SCOTTSDALE, Ariz. (AP) — Baseball Commissioner Rob Manfred won't decide on discipline Jose Reyes until after the domestic violence case involving the Colorado shortstop plays out in court.
Speaking Monday during the Rockies' exhibition game against the Chicago Cubs, Manfred also said he met with the players' association last week to begin collective bargaining for an agreement to replace the one that expires Dec. 1. He also said the decision to rescind Los Angeles Dodgers infielder Chase Utley's two-game suspension stemmed from the new sliding rules announced last week.
Manfred placed Reyes on paid suspension ahead of spring training under the domestic violence agreement reached last August. Last week, Yankees closer Aroldis Chapman agreed to a 30-game suspension.
"It depends on the circumstances of each case," Manfred said. "I can imagine a scenario where you're able to get all the information and put yourself in a position to make a decision. On the other hand, I think the single-biggest mistake you can make here is to make a decision quickly and then have additional facts come out afterwards and undermine the quality of that decision."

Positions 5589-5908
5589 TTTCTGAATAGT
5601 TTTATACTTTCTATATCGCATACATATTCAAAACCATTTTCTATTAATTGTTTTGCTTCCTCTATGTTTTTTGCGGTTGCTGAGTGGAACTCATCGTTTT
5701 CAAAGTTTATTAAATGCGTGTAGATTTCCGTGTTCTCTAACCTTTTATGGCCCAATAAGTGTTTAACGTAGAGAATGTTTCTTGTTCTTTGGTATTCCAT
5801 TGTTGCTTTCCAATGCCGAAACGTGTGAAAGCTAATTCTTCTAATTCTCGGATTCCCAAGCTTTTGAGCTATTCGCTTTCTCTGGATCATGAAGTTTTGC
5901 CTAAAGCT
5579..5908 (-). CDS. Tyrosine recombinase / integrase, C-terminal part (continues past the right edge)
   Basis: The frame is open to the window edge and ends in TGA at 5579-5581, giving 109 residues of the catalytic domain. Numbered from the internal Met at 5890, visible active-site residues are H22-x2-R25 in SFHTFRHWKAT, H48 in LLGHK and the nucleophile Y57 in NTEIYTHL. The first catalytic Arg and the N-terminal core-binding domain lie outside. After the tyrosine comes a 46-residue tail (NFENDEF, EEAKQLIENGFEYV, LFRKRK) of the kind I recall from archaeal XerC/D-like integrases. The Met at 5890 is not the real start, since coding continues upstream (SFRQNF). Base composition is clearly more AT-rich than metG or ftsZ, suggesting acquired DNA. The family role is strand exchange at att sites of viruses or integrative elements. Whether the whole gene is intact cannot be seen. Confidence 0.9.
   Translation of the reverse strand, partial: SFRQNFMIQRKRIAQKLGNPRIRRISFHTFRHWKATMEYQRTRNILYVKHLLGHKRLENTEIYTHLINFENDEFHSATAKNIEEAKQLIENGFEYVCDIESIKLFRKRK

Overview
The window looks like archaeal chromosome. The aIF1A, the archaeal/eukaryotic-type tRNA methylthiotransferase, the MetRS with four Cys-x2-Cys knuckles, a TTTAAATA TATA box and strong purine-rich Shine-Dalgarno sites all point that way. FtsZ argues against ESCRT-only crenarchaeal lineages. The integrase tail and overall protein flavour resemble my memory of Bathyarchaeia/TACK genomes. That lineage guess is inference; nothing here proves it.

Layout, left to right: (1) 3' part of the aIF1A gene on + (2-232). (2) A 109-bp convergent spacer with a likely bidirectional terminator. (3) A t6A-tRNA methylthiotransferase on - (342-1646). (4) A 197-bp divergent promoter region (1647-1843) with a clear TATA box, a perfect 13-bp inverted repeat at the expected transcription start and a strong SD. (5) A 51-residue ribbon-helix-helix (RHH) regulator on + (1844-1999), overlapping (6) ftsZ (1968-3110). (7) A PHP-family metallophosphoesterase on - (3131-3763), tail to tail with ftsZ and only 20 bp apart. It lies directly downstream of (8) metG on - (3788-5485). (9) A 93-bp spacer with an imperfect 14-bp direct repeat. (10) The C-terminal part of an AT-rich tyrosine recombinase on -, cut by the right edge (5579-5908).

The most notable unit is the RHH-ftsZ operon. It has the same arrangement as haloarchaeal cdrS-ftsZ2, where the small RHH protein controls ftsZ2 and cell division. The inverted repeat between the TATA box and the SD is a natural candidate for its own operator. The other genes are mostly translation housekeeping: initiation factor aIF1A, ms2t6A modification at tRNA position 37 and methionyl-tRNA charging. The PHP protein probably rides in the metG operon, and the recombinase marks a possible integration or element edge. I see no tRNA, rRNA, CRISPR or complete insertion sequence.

Reyes is scheduled for a trial April 4 on a charge he abused his wife at a Hawaii resort on Oct. 31. Reyes has pleaded not guilty.
"Once that process plays out, I think we'll be in a position to have access to all the facts and be in a position to act quickly," Manfred said.
Manfred explained each domestic violence case is different.
"And they're not just what you think the facts are, it's also what facts you can prove," Manfred said. "We're just not in a position to have a great grasp of the facts quite yet. I think we'll be in a much better position once the legal process plays out."
Manfred indicated he's preparing for frequent meetings with the union on a new labor contract.
"We've had one meeting already, and they will continue during spring training," he said. "I don't talk about the substance of those other than to say we got a nice early start, and that's a good thing for everybody."
The commissioner said the new sliding rule played a role in the decision to rescind the suspension of Utley, originally penalized two games for a hard takeout slide that broke a leg of New York Mets shortstop Ruben Tejada during last season's NL Division Series. The penalty was put on hold while Utley appealed.
"Given that you can't go back to the World Series and alter him playing or not playing in that World Series, it seemed like a good result to move on and focus on the new rule going forward."
Manfred also said his office consulted with the union before submitting a proposal to the U.S. Treasury Department that would allow teams to sign Cuban players without them having to establish residence outside the communist island nation.
"We did have a conversation about it. It's pending," Manfred said. "It's really in the government's hands at this point, and I don't necessarily expect quick action there."